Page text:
For the most part, I was very pleasantly surprised. Yeah, a lot of the jokes and riffs are familiar, and huge chunks are just over-expanded versions of ideas he shat out in columns ad nauseum over the years, but for the most part, I was entertained. There isn't a single person who knows the NBA better than this guy. As one of the last true basketball fans alive, that means something to me. And except for an entire chapter devoted to tongue-bathing Bill Russell's taint, Simmons manages to keep his Boston-centric blatherings to a minimum. Even the Russell chapter is digestable because it destroys Wilt Chamberlain at the same time, and that is always a good thing.
Anyway. If you haven't been exposed to Simmons nonstop for the last decade, and you give a shit about the NBA at all, give her a read. It's beter than you think.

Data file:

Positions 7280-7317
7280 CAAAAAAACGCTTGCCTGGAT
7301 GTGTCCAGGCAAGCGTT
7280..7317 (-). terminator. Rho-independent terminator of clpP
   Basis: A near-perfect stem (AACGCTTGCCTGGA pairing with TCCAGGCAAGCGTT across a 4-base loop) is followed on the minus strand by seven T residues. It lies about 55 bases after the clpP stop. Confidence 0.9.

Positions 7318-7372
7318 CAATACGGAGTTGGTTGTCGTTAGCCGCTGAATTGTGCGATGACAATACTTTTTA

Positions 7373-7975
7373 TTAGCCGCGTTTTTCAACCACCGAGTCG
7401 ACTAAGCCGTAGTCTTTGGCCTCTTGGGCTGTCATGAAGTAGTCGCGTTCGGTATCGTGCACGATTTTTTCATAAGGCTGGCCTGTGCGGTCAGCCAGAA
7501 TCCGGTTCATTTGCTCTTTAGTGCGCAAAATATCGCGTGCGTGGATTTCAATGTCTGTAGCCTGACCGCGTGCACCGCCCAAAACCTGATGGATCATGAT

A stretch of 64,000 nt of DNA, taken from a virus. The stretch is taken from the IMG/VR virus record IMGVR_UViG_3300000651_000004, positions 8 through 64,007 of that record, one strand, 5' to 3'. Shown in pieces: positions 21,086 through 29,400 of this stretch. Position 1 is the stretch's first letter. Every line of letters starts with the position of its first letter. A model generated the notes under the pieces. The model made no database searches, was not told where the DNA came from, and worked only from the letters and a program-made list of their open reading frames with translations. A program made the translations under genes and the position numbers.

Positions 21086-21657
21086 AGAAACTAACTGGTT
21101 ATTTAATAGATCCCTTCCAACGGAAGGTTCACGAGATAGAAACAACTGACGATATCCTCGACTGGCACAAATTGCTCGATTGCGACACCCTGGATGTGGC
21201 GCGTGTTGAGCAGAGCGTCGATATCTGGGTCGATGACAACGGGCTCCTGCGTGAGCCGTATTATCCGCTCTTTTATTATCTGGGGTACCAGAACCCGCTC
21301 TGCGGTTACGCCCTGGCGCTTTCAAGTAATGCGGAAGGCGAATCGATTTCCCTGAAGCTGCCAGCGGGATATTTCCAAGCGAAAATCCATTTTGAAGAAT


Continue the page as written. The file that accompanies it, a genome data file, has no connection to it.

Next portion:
Bill Simmons - A terrific story himself, does a phenomenally good job here. Not only does Simmons’ trademark cheek & humour fall off the page in bunches, but the statistical analyses alone is staggeringly good & highly engaging, however the fact that he is able to infuse it consistently with posing & thought evoking narrative is just a treat to enjoy & escape into, even if his New England bias does become somewhat tiresome.. but yet it isn’t because he’s so aware of it, he throws it in there often without trying to be clever about it.
Excellence in how to write a sports book, that’s fun, entertaining, argument sparking & that is able to be returned to again and again without ever getting old!!!
Simmons must have hired John Iriving's editor to edit this book... and that's not a complement. What was the point of the Grumpy Old Editor? To not edit?
I think this is the world longest coffee table book.
The Most Valuable Chapter? Why was this in the book? This was excruciating to read...
Over all, it's hard to disagree with where Simmons ranked everyone. The only WTF ranking I saw was Garnett over Isiah and Pippen. But everything else is nitpicking.
I'm not sure I needed a few thousand words about how Simmons once sat next to Jordan at a resturant. Actually, I'm positive.